Praia da Luz
|• Total||21.78 km2 (8.41 sq mi)|
|• Density||160/km2 (420/sq mi)|
|Patron||Nossa Senhora da Luz|
Praia da Luz (Portuguese pronunciation: [ˈpɾajɐdɐˈluʃ], changing to [ˈpɾajɐdɐˈluz] before a following vowel), officially Luz, is a civil parish located about 6 kilometres (3.7 mi) from the municipality of Lagos in the Algarve, Portugal. The population in 2011 was 3,545, in an area of 21.78 km². Also known as Luz de Lagos or Vila da Luz (a contraction of its former official name, Vila da Nossa Senhora da Luz), "Praia da Luz" (which means Beach of the Light) is used to refer to both the urbanized village and the beach. The parish had its origins in a small fishing village (the industry is now only found in isolated enclaves to the west), but was transformed by several holiday-villa complexes into a tourist area.
Historians Estácio da Veiga and José da Encarnação have proved that settlements of Luz have existed for millennia, and that many cultures have crossed the territory. At the end of the 19th century, various castros were discovered in the area of Serro Grande, that included various funerary tombs with galleries, dating to the Neolithic period. In these sites there were vestiges of Neolithic implements, artefacts from the Iron Age, and as a rock axe discovered in Espiche. The existence of human artifacts and shell mounds in the area suggest human presence before organized civilization.
Remnants of a Roman spa are among the more important archaeological discoveries of the modern municipality. After the decline of the Pax Romana, the Algarve was visited by peoples from the lands of ancient Morocco. They established many of the fruit orchards that continue to exist in the foothills of Luz. Moorish rule in the Algarve resulted in assimilation of the indigenous cultures, transforming the region into a major economic power.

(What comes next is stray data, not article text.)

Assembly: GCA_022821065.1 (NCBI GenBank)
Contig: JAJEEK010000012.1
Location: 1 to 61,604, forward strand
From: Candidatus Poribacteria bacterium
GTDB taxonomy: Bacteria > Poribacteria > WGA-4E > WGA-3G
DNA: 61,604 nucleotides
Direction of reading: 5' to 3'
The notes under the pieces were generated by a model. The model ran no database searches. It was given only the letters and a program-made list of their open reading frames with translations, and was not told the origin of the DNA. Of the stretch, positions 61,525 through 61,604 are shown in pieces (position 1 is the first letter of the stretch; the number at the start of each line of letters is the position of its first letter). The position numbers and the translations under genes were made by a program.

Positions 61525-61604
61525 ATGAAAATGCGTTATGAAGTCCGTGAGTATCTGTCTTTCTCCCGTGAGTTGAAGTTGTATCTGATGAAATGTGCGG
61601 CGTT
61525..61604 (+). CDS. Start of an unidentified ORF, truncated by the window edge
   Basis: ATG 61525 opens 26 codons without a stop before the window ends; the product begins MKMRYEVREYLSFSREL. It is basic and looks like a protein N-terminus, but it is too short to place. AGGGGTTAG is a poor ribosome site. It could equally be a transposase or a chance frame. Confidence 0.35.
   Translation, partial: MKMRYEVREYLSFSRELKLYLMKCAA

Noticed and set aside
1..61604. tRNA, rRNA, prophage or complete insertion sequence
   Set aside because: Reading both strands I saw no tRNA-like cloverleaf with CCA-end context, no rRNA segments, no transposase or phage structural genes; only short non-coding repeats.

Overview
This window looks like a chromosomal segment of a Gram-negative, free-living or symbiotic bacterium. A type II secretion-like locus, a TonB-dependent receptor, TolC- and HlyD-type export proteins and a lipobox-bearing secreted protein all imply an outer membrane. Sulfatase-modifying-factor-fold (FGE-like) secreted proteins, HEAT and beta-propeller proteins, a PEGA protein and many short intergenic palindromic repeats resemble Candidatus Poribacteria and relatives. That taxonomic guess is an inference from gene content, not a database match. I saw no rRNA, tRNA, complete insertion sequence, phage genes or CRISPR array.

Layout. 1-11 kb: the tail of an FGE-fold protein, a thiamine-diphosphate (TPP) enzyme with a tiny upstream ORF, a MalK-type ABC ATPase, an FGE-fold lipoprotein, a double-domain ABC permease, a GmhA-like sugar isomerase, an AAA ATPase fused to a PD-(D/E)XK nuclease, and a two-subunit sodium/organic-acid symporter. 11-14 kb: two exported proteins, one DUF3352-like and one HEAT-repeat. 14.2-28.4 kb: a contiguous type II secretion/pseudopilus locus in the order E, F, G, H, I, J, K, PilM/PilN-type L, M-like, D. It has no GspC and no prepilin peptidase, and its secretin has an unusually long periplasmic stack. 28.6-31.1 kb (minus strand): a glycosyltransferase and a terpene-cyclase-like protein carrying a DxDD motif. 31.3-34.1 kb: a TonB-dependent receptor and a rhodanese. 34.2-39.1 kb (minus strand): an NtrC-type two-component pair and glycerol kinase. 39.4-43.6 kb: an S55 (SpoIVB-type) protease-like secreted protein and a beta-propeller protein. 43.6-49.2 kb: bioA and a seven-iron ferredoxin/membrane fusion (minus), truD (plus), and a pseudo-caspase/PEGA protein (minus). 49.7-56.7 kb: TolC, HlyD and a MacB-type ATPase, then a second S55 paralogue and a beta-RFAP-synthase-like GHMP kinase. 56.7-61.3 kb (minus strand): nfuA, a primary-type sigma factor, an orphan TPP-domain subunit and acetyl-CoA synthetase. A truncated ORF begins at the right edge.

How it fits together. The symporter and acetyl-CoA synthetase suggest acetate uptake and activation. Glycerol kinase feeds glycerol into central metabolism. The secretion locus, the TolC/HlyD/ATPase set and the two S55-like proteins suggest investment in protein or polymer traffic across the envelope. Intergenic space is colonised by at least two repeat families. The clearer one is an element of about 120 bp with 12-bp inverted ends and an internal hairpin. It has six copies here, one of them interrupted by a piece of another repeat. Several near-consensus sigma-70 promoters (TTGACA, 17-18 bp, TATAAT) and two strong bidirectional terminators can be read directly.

Reconquista resulted in expulsion of the Moors from the Algarve, in the institutionalization of Christianity and the building of churches. During the Middle Ages, the parish was officially referred to as Nossa Senhora da Luz.
King Manuel I, through his 1 June 1504 foral, recognized the importance of Lagos, in the Kingdom of the Algarve, for the quantity of fish catches at the time (primarily of tuna and sardine caught in Luz). Three factories eventually developed in the region, the most recent developing in 1884, which served to conserve fish in olive oil, preceding the salting of sardine in the same fashion. These factories supported 100 workers, with the majority (60) women. Much later, another factory, in Espiche, was also constructed (but today only the ruins remain). Luz was also a major producer of figs (regularly exported to the fine sweets industry that developed), while wheat and barley were being cultivated in many of the parcels around the parish seat.